An Army veteran and double amputee died Wednesday while paddle boarding in the Chesapeake Bay near Annapolis, Md., authorities said.
The man was identified as Cody Iorns, 25, of Washington D.C. He was paddle boarding in the water off Tolly Point Wednesday evening, Fox News reports.
Cody Iorns, a 25-tear-old double amputee Army veteran, died Wednesday while paddle boarding in Maryland, authorities said. (Instagram)
Natural Resources Police said Cody Iorns, 25, of Washington D.C. was pronounced dead at Anne Arundel Medical Center after attempts to resuscitate him failed.
To our Family, Friends, and fellow Paddlers,
It is with incredible shock and deep sadness that we inform you Cody Iornspassed away this evening. He went out for a downwind paddle with fellow Capital SUP paddlers and unexpectedly drowned. CPR was performed by the paddlers and emergency medical responders but we were unable to save his life. We are still processing how it happened. Please pray for Cody’s family. We are at a loss for words. He was our brother. He was an inspiration to everyone on and off the water.
Maryland Department of Natural Resources will have an official press release sometime today. We wanted you to hear the news from us first. Please respect our privacy and give us some time to mourn the loss of our brother.
We love you, Cody. May you rest in peace.
Brian, Kevin, & Chris
Spokeswoman Candy Thomson said Iorns was part of a group of four paddle boarders who were on the water off Tolly Point around 6:30 p.m. One of the people in the group saw Iorns face down in the water behind them and they attempted to rescue him and bring him to shore, Thomson said.
Rathgeb said Iorns was wearing an inflatable life jacket, but the device did not inflate.
Iorns was profiled by National Geographic last year, which described him as a competitive paddle boarder who’d lost his arms in a motorcycle accident.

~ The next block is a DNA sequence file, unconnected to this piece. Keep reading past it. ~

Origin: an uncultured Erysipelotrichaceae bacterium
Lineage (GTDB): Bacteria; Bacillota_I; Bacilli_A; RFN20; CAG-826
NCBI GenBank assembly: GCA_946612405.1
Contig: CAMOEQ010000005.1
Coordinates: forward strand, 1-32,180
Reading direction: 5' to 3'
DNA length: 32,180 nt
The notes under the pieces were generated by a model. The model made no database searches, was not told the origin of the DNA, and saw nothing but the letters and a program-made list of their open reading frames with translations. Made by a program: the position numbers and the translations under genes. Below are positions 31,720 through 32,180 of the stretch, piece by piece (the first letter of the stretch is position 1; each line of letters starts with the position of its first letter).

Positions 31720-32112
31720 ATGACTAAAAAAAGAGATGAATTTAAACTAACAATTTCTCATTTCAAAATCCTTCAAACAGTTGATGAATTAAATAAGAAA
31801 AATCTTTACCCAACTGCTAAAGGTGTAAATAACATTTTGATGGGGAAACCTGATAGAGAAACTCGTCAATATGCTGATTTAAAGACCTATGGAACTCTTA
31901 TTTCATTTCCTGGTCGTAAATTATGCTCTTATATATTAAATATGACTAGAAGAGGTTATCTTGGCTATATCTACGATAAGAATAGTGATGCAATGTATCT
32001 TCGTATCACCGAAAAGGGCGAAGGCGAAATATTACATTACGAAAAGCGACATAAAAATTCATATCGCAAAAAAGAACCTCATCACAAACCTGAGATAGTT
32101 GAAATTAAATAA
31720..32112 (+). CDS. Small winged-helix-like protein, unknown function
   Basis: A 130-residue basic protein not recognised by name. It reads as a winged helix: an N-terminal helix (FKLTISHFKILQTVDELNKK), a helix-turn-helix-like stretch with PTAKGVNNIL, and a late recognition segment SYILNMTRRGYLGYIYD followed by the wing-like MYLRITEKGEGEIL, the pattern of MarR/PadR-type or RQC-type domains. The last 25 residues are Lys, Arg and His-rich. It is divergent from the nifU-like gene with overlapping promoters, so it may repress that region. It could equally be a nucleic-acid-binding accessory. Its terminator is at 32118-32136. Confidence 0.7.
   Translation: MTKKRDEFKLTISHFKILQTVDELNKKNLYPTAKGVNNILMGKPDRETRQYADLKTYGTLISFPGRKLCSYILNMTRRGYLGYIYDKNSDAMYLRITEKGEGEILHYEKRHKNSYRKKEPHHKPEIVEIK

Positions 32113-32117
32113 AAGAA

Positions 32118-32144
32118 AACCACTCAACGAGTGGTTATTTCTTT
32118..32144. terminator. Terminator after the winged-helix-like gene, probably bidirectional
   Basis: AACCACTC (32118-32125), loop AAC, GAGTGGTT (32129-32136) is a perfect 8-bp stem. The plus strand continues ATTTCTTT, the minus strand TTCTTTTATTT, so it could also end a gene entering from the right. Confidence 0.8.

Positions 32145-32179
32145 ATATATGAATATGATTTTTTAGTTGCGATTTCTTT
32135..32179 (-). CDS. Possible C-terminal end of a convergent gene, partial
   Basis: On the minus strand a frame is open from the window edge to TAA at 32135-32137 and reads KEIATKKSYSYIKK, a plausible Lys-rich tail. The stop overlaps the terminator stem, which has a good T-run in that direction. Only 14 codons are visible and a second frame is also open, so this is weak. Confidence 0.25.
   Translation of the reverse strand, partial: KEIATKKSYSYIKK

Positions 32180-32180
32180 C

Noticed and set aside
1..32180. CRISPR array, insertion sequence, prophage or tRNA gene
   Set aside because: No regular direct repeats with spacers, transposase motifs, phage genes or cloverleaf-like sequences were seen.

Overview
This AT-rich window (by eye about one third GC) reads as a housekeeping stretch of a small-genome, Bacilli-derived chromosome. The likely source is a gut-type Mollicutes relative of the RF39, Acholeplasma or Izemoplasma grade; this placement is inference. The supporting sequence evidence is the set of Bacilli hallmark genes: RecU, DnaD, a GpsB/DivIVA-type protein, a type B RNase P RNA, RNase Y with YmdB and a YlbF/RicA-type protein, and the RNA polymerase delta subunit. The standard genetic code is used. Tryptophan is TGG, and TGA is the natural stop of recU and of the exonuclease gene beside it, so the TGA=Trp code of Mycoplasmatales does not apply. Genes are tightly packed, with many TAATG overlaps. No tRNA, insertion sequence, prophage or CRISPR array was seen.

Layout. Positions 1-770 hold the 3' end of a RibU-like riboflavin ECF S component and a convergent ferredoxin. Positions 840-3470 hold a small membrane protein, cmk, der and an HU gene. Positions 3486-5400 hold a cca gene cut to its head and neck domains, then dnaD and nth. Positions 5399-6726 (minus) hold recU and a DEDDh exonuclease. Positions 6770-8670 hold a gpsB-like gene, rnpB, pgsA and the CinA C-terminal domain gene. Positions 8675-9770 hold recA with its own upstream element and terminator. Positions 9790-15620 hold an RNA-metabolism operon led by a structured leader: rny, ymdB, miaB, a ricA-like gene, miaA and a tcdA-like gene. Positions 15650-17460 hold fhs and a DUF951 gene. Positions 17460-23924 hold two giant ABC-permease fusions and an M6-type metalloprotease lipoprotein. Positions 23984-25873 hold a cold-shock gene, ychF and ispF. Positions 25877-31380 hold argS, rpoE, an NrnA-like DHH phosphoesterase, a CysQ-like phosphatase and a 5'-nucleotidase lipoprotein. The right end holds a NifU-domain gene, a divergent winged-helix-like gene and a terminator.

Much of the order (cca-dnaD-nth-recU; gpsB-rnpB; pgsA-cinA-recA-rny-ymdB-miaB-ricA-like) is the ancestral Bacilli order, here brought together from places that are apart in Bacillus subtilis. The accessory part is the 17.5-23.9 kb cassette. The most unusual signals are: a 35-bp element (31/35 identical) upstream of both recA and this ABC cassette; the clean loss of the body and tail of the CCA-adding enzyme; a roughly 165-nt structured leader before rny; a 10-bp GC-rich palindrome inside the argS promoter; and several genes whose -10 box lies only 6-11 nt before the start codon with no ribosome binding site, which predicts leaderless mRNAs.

In the piece, the publication said he was a former Army medic who trained and competed with Capital SUP’s “Water Warriors” program for veterans.
In an interview, Iorns described the challenges of paddle boarding while being an amputee, saying “whenever I paddle board, it’s a team sport because someone is getting my board, someone’s helping me with my arms, so that’s my team.”
“80 percent of my goal is accomplished by making it to the race,” he said. Capital Gazette
Combat Medic Prayer
Oh, Lord I ask for your divine
strength to meet the demands of
my profession. Help me to be the
finest medic, both technically and
If I am called to the
battlefield, give me the courage to
conserve our fighting forces by
providing medical care to all who
are in need.
If I am called to a
mission of peace, give me the
strength to lead by caring for
those who need my assistance.
Finally, Lord help me to take care
of my own spiritual, physical, and
Teach me to trust in your
presence and never-failing love.
UPDATE 6/28/2018: We at National Geographic are deeply saddened to receive the news that Cody passed away this week. His inspiring story moved all of us greatly and our thoughts go out to his friends and family during this difficult time.Losing both arms hasn't stopped former Army medic Cody Iorns from pushing the boundaries of stand up paddleboarding—"I'm a very competitive person," he says.
Posted by National Geographic Adventure on Saturday, November 11, 2017
Rest easy Brother, you served your Nation, your brothers and then were an inspiration to the community and you showed Army Strong to the end. Till Valhalla brother
Chris “Badger” Thomas is a Veteran who served our country as an Army Combat Medic.
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